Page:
COVID crisis to push global unemployment over 200 million mark in 2022

By Deepak Arora

GENEVA, June 2: The economic crisis caused by the COVID pandemic is expected to contribute to global unemployment of more than 200 million people next year, with women and youth workers worst-hit, UN labour experts said on Wednesday.

The International Labour Organization (ILO) also maintained in a new report that although the world’s nations “will emerge” from the ongoing health crisis, “five years of progress towards the eradication of working poverty have been undone” nonetheless.

“We’ve gone backwards, we’ve gone backwards big time,” said ILO Director-General Guy Ryder. “Working poverty is back to 2015 levels; that means that when the 2030 Sustainable Development Agenda was set, we’re back to the starting line.”

The worst-affected regions in the first half of 2021 have been Latin America and the Caribbean, Europe and Central Asia, all victims of uneven recovery.

They’ve seen estimated working-hour losses exceed eight per cent in the first quarter and six per cent in the second quarter, far higher than the global average (of 4.8 and 4.4 per cent respectively).

Women have been hit “disproportionately” by the crisis, seeing a five per cent employment fall in 2020, compared to 3.9 per cent for men.

“A greater proportion of women also fell out of the labour market, becoming inactive,” ILO said, noting that “additional domestic responsibilities” had resulted from lockdowns which risked a “re-traditionalization” of gender roles.

Youth employment has also continued to suffer the economic downturn, falling 8.7 per cent in 2020, compared with 3.7 per cent for adults.

The most pronounced fall has been in middle-income countries where the consequences of this delay and disruption to the early labour market experience of young people “could last for years”, ILO warned.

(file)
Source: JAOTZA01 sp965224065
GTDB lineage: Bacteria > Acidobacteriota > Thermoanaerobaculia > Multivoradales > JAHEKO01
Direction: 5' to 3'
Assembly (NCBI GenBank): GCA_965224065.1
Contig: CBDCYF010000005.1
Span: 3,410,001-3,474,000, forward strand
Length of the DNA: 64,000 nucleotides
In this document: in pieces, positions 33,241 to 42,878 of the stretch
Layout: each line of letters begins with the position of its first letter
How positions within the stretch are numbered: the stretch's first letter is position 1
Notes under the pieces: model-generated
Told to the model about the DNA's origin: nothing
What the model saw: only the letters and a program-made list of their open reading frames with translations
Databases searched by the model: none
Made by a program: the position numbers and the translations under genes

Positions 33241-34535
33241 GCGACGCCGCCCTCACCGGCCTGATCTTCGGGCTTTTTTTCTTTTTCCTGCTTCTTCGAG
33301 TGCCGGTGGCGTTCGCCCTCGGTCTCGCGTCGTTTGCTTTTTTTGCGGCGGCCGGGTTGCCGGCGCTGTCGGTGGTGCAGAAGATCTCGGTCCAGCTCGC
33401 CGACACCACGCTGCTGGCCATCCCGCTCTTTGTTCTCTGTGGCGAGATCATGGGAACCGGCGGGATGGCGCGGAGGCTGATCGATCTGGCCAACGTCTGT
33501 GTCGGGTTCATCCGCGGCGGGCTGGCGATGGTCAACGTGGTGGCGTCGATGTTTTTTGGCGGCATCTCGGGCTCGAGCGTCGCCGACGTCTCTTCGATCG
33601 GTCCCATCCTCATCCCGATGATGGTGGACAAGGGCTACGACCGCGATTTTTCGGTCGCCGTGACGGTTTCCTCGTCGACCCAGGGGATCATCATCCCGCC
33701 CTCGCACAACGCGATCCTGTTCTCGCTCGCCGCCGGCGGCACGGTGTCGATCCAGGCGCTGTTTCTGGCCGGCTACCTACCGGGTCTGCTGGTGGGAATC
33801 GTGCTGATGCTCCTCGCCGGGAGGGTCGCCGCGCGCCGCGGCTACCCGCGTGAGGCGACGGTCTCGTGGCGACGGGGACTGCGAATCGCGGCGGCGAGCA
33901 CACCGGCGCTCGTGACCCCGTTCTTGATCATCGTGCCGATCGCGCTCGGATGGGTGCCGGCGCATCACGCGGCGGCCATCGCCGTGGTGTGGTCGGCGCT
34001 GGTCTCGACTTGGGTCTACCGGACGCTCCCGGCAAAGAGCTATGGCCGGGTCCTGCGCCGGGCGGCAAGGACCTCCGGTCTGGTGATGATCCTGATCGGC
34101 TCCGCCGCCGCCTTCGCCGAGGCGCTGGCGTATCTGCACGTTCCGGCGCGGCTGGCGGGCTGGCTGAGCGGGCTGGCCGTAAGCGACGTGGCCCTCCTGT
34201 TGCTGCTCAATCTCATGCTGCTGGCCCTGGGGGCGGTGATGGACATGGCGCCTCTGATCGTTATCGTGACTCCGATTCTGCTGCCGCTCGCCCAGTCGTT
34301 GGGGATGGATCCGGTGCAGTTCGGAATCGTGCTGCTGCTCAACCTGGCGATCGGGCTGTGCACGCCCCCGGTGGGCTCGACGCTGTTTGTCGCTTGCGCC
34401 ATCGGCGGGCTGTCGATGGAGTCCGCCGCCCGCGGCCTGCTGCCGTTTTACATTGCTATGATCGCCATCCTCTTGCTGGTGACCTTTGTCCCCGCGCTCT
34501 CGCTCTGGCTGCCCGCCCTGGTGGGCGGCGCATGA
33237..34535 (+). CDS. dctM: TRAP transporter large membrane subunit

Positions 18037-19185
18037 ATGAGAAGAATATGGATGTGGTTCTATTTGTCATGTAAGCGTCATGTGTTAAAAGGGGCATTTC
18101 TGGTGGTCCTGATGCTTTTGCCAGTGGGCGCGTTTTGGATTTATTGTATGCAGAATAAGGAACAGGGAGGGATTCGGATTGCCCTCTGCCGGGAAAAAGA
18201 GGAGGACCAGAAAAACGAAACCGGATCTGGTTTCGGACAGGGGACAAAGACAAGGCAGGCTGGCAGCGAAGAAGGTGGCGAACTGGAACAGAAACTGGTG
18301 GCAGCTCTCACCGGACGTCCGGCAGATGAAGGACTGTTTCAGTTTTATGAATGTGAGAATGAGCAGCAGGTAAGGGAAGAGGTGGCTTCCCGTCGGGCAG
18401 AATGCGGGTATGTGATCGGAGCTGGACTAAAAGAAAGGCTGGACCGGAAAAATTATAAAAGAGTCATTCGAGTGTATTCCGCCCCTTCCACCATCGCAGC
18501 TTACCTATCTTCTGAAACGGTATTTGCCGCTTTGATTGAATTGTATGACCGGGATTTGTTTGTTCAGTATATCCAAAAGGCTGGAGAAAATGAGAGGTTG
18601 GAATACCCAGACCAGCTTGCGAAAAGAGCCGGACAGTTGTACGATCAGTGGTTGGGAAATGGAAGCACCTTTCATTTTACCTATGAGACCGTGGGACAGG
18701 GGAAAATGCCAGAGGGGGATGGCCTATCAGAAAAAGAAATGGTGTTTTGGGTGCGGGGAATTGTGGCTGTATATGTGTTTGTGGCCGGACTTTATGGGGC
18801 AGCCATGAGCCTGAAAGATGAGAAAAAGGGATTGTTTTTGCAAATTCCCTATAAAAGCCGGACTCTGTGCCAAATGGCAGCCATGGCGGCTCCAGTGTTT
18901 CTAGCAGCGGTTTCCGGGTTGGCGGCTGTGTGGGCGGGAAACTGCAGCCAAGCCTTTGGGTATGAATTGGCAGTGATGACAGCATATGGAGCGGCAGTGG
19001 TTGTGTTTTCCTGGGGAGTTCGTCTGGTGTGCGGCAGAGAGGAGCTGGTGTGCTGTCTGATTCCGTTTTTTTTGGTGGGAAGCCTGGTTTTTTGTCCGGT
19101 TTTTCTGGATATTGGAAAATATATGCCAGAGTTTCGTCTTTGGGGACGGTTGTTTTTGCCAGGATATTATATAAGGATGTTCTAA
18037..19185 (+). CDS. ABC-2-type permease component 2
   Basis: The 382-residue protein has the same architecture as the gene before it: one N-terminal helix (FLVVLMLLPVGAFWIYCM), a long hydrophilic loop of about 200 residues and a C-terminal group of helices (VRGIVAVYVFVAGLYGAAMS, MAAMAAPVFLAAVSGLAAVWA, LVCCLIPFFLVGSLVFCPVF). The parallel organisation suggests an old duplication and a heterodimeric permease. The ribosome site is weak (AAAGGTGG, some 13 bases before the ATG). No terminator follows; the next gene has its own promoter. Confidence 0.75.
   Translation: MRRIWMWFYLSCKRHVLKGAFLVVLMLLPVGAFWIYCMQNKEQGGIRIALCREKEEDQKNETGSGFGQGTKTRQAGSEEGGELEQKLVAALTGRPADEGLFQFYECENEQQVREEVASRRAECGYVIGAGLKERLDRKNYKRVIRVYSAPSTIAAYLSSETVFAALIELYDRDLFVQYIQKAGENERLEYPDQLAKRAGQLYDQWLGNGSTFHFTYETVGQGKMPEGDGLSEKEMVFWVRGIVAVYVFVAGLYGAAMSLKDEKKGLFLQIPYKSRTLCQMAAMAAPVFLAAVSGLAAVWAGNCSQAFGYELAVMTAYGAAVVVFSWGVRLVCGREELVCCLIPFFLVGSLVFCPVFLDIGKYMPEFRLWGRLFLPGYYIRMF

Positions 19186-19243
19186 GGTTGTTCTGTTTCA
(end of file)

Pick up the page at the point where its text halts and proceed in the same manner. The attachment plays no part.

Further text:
Pandemic-related disruption has also brought “catastrophic consequences” for the world’s two billion informal sector workers.

Compared to 2019, an additional 108 million workers worldwide are now categorized as “poor” or “extremely poor” – meaning that they and their families live on the equivalent of less than $3.20 per person, per day.

“While signs of economic recovery are appearing as vaccine campaigns are ramped up, the recovery is likely to be uneven and fragile,” Mr Ryder said, as ILO unveiled its forecast that global unemployment will reach 205 million people in 2022, up from 187 million in 2019.

The Geneva-based organization also projected a “jobs gap” increase of 75 million in 2021, which is likely to fall to 23 million in 2022 – if the pandemic subsides.

The related drop in working-hours, which takes into account the jobs gap and those working fewer hours, amounts to the equivalent of 100 million full-time jobs in 2021 and 26 million in 2022.

“This shortfall in employment and working hours comes on top of persistently high pre-crisis levels of unemployment, labour underutilization and poor working conditions,” ILO said in World Employment and Social Outlook: Trends 2021, (WESO Trends).

The ILO report maintained that although global employment recovery should accelerate in the second half of 2021, it will likely be an uneven recovery.